Make it out Alive | Fire and Bone by Rachel A. Marks
Fire and Bone
Rachel A. Marks
Publication date: February 20th 2018
Genres: Urban Fantasy, Young Adult
“Gossip Girl meets Percy Jackson in the glitz and grit of L.A….”
In Hollywood’s underworld of demigods, druids, and ancient bonds, one girl has a dangerous future.
Sage is eighteen, down on her luck, and struggling to survive on the streets of Los Angeles. Everything changes the night she’s invited to a party—one that turns out to be a trap.
Thrust into a magical world hidden within the City of Angels, Sage discovers that she’s the daughter of a Celtic goddess, with powers that are only in their infancy. Now that she is of age, she’s asked to pledge her service to one of the five deities, all keen on winning her favor by any means possible. She has to admit that she’s tempted—especially when this new life comes with spells, Hollywood glam, and a bodyguard with secrets of his own. Not to mention a prince whose proposal could boost her rank in the Otherworld.
As loyalties shift, and as the two men vie for her attention, Sage tries to figure out who to trust in a realm she doesn’t understand. One thing’s for sure: the trap she’s in has bigger claws than she thought. And it’s going to take a lot more than magic for this Celtic demigoddess to make it out alive.
I try to hide my shivering as I wait before the altar, in my position as the Bonding begins. Around me, shadows dance over the cairn walls from the restless flames licking up the ram’s body—the sacrifice on the pyre behind me—and the smell of sweat and burnt flesh smother the smoky air.
The King of Ravens paints an alarming image, standing almost naked across from me on the other side of the blood circle. He wears the corona radiata, the golden laurel-leafed crown, on his head of onyx hair. His short beard is neatly trimmed, combed with lavender oil for the ceremony. His sharp silver eyes study me beneath a heavy brow.
I try not to think about the past. Or future. I try not to think about what those hard hands will feel like on my skin when he seals this Bond.
I study the stone floor rather than look in those metallic eyes. I feel them on me, though, the same way they have been for the fortnight I’ve been here preparing for the ceremony. He hasn’t touched me; he’s only brought me gifts and insisted I sit with him beside the greatfire in the evening before he goes out for his hunt. Sometimes I smell him in the hallway outside my rooms. But he never comes in, thank the goddess. The scent of blood is heavy on him in those moments. I’m not sure what I would’ve done if he’d attempted anything.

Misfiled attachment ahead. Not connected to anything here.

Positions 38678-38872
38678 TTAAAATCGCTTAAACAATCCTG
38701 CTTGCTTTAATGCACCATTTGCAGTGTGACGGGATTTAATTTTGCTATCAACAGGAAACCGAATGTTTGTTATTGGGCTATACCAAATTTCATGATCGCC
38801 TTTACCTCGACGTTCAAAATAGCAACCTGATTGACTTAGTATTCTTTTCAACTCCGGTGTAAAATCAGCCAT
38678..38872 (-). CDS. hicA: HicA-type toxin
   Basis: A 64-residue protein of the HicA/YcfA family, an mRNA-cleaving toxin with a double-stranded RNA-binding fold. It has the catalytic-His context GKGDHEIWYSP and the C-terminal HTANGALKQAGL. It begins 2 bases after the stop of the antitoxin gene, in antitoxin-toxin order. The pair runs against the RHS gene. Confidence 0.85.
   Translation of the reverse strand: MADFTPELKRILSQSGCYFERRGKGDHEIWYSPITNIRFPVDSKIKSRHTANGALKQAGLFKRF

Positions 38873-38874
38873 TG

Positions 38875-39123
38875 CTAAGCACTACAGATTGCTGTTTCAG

After this is done, it won’t matter. My bed will be his. As will my life.
A druid walks back and forth behind me, tossing rosemary and lavender onto the pyre after each stanza of his spell. He calls to the wind from the east, he calls to the waters in the west, and he pulls the spirit of flame and earth into the cairn with us, asking the Penta to approve the Bond set to be made between the two most powerful Houses, as he pleads for a blessing from our mothers, Brighid and Morrígan, and thanks the Cast for their permission to seal the Bond between the two very different powers.
A female druid comes to my side with bowl and brush, beginning to paint my skin in blue woad, tracing patterns of knots and runes across my back, then baring my chest and continuing.
The king’s gaze follows the woman’s strokes, and when she’s finished, he raises his chin at me in approval but says nothing. What does he see when he looks at me? My wild copper hair? My simple features? The awkward birthmark just above my heart? I’m round of cheek and hips and not much of a beauty. But however I look to him, I will belong to him.